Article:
Wheat Yield Under Agrivoltaic Systems: Mixed Results

A new Italian study investigated how overhead solar panels (agrivoltaics) impact the quality of wheat grown beneath them. The research, conducted by a team from the CNR Institute for Bioeconomy, the University of Florence, and REM Tec srl, took place over two years (2022-2023) on a 11.4-hectare wheat field in Borgo Virgilio, Mantua.

Location of the Agrivoltaic System and details of the experimental scheme and of the solarimetric and PAR probes

The agrivoltaic system used 7,680 solar panels mounted on trackers at a height of 4.5 meters, covering a total area of 1.3 hectares. The researchers divided the field into sections with varying degrees of shade: three sections with 12% ground cover (GCR) and three with 41% GCR. Three unshaded sections served as controls.

While wheat yields decreased under the panels, the impact varied depending on the shade level. At the lower shade level (13% GCR), the yield reduction was minimal during the grain maturation stage. However, with the higher shade (41% GCR), yields dropped by 29.6%. Interestingly, the reduced sunlight also affected plant height, which in turn influenced the quality of the wheat straw as animal feed.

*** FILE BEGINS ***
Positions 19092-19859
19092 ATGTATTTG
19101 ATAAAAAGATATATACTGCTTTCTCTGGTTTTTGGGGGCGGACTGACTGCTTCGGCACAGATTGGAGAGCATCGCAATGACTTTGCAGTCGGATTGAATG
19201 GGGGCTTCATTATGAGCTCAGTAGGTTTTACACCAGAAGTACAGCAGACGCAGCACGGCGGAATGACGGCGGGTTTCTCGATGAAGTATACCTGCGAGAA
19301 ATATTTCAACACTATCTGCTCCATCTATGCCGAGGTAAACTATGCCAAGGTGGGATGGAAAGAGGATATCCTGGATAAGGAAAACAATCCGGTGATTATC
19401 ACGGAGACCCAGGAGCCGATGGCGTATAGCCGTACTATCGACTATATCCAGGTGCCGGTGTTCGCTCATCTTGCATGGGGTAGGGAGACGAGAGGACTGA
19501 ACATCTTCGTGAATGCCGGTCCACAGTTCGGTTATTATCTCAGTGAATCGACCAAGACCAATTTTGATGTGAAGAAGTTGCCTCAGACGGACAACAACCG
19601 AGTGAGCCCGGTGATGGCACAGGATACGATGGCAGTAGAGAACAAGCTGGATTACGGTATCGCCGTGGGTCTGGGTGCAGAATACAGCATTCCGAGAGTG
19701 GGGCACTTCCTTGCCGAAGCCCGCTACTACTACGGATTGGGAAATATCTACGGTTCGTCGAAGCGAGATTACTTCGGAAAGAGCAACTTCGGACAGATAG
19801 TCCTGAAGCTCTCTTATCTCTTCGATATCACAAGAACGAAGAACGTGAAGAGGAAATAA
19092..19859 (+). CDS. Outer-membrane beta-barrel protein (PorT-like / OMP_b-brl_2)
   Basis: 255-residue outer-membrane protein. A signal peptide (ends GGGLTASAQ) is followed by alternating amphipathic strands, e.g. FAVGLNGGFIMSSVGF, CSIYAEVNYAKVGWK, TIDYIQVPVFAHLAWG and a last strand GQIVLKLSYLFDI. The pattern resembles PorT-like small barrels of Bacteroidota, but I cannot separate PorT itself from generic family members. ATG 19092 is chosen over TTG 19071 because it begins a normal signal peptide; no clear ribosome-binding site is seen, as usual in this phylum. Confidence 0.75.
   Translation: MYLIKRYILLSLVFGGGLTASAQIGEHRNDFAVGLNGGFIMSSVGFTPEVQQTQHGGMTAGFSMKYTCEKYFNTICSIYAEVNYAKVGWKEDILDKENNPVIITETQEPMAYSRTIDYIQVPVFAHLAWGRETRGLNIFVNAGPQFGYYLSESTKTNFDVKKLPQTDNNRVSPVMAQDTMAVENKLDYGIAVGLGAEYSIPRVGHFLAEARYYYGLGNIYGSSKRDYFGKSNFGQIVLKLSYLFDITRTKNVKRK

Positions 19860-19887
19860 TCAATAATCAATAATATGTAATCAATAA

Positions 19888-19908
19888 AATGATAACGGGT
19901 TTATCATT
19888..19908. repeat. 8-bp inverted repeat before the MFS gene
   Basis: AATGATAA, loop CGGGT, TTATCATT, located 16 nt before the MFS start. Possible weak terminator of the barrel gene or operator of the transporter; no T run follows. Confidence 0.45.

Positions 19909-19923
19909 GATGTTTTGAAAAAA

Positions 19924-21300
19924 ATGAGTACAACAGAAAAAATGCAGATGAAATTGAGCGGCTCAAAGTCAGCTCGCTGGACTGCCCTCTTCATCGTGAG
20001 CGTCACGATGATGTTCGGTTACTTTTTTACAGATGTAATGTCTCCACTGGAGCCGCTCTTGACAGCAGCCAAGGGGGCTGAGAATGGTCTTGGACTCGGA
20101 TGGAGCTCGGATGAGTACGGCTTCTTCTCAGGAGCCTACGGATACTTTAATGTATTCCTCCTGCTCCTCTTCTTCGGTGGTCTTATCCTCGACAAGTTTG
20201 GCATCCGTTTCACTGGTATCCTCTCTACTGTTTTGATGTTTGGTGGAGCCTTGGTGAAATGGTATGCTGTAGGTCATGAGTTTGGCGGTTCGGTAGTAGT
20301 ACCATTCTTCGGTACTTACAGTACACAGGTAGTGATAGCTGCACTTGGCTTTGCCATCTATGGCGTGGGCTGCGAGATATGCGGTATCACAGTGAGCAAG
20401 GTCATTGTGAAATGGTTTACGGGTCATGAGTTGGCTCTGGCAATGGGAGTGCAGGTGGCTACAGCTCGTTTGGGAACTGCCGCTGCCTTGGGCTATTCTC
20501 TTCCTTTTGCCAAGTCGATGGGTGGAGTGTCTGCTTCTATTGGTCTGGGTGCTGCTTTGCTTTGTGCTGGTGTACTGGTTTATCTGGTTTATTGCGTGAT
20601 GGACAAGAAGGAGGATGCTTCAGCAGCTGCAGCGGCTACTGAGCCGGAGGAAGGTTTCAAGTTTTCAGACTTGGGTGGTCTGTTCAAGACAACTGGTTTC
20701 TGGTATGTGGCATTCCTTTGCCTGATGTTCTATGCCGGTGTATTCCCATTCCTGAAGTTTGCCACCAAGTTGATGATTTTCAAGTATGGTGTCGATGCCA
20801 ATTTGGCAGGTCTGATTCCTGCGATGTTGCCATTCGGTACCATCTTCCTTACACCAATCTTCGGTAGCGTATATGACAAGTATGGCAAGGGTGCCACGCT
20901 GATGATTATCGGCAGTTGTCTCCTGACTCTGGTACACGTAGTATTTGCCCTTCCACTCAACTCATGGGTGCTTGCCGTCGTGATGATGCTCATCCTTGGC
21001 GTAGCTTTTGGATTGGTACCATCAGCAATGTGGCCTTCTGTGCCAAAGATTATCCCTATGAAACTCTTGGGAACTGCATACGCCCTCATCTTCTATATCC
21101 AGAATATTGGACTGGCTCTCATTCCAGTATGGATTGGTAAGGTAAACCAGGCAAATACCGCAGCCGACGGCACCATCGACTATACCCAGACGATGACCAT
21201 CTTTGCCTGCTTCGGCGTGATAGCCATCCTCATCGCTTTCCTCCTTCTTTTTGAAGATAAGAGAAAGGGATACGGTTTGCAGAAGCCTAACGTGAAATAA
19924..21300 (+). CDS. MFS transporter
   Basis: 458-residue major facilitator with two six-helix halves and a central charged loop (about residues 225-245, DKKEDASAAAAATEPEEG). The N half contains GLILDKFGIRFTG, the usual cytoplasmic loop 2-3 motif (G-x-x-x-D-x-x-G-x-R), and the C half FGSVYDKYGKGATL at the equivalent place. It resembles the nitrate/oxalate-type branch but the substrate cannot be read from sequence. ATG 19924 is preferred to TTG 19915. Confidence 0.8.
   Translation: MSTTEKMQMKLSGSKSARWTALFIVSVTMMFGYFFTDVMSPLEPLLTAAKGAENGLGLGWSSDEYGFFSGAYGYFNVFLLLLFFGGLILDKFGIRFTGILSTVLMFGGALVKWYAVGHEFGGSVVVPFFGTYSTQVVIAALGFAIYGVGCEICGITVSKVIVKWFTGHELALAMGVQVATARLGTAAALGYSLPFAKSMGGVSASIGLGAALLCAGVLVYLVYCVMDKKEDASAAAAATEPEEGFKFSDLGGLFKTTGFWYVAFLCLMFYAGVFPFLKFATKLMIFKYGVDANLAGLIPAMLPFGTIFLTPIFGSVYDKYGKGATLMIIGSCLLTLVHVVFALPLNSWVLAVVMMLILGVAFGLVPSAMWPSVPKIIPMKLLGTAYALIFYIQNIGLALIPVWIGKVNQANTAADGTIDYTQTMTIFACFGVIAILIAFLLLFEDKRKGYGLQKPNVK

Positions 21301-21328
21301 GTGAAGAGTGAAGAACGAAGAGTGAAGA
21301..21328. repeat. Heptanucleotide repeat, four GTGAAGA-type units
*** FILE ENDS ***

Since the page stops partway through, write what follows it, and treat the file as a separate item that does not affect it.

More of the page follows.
Monthly mean air temperature and total rainfall recorded over the experimental period (Jan 2022/May 2023)

The team analyzed various parameters in the wheat biomass, including dry matter content, protein fractions, fiber content, and digestibility. Their findings suggest that shade alters the protein and fiber composition of the wheat, potentially impacting its suitability for ruminant animals.

The researchers plan to further validate their results with additional experiments in 2024. This study offers valuable insights into the potential trade-offs between solar energy production and agricultural output within agrivoltaic systems. While shade may reduce wheat yields, it could also enhance the nutritional value of the straw for livestock feed.

Reference- PV Magazine Italy, Journal Agroforestry Systems, National Geographic, BBC